Research topics

Our research focusses on the transcription factor Serum Response Factor (SRF) and its coactivators Megakaryoblastic Leukemia 1/2 (MKL1/2, aka MRTFA/B). Many essential biological processes such as cell growth, cell migration, differentiation and organisation of the cytoskeleton underlie the transcriptional control by SRF. SRF induces the transcription of genes that are named Immediate Early Genes (IEGs) due to their rapid induction within minutes after stimulation with serum or growth factors (1).

Serum activates RhoA- and MAPK-signaling pathways. RhoA-activation leads to     increased actin polymerization. The consequent drop in G-actin levels has been shown to be responsible for serum induced MKL1 movement to the nucleus (2).

We found that nuclear export of MKL1 is facilitated by ERK1/2-MAPK-mediated phosphorylation and enhanced binding to G-actin (3) (see Fig.1).

Therefore MKL1 sits at the nexus of two essential signaling pathways, the MAPK- and RhoA-pathway. Each of these have been implicated in tumorigenesis: ERK1/2-inhibitors are in clinical trials (4), and RhoA overexpression was found in various cancers (5). Further evidence to support a role for Rho pathways in cancer has come from the identification of the tumor suppressor Deleted in Liver Cancer 1 (DLC1) whose loss potentiates RhoA activity (6, 7). We found that DLC1 loss causes nuclear localization of MKL1/2 in hepatocellular and mammary carcinoma cell lines, as well as human hepatocellular carcinomas. Nuclear accumulation of MKL1 and 2 was accompanied by activation of tumor-relevant MKL/SRF-dependent target genes. We could also demonstrate a requirement of MKL1/2 for cancer specific features caused by DLC1 loss, such as anchorage-independent cell growth, cell migration and cell proliferation (8).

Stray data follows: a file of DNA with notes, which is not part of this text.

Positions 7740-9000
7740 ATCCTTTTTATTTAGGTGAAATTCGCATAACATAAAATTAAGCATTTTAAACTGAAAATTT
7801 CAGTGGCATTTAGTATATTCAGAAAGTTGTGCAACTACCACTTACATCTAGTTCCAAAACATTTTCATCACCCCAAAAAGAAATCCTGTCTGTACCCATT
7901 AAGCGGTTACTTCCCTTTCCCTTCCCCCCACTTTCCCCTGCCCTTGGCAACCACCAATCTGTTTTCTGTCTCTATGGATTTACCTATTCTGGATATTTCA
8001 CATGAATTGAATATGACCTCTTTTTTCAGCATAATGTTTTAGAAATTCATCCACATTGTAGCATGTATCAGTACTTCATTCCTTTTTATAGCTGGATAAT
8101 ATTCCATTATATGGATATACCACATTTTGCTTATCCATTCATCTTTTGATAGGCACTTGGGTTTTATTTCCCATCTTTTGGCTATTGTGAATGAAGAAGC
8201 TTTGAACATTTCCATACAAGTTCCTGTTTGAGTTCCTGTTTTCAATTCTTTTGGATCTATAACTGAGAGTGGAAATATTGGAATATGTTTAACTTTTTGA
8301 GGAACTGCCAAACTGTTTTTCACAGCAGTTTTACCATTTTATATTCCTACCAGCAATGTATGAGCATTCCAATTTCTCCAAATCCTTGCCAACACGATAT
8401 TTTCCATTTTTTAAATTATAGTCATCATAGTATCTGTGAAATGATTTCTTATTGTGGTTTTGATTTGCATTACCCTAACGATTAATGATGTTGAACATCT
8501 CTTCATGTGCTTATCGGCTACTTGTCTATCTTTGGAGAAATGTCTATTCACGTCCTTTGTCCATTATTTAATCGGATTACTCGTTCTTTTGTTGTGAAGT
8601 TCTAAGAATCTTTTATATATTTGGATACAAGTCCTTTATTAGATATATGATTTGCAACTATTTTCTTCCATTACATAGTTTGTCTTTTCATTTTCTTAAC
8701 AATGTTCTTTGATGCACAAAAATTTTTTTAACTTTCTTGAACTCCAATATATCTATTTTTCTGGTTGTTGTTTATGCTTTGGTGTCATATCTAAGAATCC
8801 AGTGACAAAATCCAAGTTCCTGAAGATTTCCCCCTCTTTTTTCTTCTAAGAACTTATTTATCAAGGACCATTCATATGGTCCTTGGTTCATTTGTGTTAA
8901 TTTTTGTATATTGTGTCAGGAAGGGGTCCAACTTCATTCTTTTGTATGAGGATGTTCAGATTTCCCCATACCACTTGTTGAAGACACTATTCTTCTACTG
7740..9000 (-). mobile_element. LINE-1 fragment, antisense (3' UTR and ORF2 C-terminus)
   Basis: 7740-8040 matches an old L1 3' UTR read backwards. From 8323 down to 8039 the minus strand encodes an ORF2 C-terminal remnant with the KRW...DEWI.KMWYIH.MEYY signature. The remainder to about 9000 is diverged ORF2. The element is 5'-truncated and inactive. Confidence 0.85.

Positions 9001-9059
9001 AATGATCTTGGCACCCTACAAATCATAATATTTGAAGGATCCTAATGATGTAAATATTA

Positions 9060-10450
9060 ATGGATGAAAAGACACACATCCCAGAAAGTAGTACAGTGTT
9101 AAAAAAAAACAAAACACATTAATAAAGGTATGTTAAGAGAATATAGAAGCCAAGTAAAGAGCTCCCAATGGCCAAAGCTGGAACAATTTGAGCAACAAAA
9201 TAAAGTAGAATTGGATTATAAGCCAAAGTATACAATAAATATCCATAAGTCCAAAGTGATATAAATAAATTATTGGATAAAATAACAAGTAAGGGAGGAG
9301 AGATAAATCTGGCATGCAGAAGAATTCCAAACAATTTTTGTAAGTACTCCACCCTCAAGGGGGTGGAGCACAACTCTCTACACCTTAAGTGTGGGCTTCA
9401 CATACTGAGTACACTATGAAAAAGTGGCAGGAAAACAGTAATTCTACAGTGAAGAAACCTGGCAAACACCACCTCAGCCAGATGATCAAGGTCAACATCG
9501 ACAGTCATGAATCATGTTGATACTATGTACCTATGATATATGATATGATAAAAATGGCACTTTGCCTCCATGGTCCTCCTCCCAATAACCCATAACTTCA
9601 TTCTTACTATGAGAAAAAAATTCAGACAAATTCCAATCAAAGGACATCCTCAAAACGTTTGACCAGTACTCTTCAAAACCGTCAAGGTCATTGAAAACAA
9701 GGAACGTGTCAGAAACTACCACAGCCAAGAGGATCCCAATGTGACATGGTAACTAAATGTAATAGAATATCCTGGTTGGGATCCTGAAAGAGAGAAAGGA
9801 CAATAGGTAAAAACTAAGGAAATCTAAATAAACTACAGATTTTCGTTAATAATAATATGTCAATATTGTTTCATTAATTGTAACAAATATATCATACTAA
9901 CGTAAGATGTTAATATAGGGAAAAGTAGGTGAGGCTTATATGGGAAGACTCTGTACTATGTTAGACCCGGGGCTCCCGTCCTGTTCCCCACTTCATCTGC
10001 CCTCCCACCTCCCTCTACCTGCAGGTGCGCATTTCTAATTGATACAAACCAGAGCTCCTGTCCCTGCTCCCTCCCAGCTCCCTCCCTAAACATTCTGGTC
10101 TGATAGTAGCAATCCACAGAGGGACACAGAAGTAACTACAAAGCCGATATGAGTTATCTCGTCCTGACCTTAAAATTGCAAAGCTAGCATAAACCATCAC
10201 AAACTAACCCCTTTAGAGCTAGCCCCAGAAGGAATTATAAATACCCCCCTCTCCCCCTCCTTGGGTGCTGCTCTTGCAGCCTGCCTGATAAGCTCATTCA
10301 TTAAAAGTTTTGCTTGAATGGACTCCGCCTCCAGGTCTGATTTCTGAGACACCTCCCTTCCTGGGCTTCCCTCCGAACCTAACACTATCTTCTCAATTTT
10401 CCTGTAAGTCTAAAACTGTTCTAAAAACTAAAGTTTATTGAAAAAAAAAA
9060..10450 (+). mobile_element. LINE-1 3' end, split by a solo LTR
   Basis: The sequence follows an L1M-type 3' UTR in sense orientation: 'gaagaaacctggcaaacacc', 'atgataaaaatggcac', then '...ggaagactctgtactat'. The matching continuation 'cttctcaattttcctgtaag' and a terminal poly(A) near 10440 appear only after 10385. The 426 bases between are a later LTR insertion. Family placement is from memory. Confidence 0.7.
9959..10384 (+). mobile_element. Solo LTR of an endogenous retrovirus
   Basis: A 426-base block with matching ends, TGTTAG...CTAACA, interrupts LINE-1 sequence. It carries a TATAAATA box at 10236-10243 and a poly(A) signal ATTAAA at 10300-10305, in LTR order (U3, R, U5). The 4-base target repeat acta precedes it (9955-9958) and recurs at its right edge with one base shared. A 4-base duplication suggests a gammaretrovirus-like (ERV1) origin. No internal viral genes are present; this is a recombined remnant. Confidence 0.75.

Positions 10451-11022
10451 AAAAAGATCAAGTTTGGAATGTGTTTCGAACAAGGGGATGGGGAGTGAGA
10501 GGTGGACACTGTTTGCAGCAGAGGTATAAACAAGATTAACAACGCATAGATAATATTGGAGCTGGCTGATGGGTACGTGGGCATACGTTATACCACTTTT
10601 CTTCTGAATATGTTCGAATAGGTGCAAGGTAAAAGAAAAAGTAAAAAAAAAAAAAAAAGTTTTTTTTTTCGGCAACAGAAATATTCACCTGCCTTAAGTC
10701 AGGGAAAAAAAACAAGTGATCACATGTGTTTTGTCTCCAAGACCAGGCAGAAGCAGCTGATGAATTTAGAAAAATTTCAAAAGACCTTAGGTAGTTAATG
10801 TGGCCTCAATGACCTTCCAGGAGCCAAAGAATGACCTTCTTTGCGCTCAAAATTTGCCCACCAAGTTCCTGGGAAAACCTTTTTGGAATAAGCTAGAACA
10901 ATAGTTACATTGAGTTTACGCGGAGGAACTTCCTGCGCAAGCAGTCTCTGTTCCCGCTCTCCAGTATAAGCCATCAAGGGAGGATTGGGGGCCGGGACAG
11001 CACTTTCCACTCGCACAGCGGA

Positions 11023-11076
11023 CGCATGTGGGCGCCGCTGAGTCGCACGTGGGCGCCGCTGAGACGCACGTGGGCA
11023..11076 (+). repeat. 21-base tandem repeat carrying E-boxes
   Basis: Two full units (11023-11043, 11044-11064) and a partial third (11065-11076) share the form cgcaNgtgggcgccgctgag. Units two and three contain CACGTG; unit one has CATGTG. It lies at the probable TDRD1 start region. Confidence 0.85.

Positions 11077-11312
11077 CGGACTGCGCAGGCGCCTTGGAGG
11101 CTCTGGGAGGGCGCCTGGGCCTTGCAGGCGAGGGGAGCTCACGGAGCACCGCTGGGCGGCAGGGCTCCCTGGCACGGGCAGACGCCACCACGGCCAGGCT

In line with these findings, depletion of MKL1 and 2 completely abolished hepatocellular carcinoma (HCC) xenograft growth (9, 10). We identified oncogene-induced senescence as the molecular mechanism underlying the anti-proliferative effect of MKL1/2 knockdown. Thus, MKL1/2 represent promising novel therapeutic targets for the treatment of HCCs characterized by DLC1 loss (9, 10).

Our aim is to understand the role of MKL1 and 2 both in normal growth control and in tumorigenesis. We seek to clarify which MKL1/2 target genes mediate the effects of MKL1/2 on tumorigenesis. To answer these and other questions we use modern methods of cell- and molecular biology, protein biochemistry and mouse models.

  1. J. A. Winkles, Prog Nucleic Acid Res Mol Biol 58, 41 (1998).
  2. F. Miralles, G. Posern, A. I. Zaromytidou, R. Treisman, Cell 113, 329 (May 2, 2003).
  3. P. Kircher et al., Sci Signal 8, 420 (Nov, 2015).
  4. S. Muehlich et al., Nucleus 7, 121 (Apr, 2016).
  5. S. Muehlich et al., Mol Cell Biol 28, 6302 (Oct, 2008).
  6. M. Kohno, J. Pouyssegur, Ann Med 38, 200 (2006).
  7. T. Gomez del Pulgar, S. A. Benitah, P. F. Valeron, C. Espina, J. C. Lacal, Bioessays 27, 602 (Jun, 2005).
  8. W. Xue et al., Genes Dev 22, 1439 (Jun 1, 2008).
  9. S. Muehlich et al., Oncogene 31, 3913 (Aug 30, 2012).
  10. V. Hampl et al., EMBO Mol Med 5, 1367 (Sep, 2013).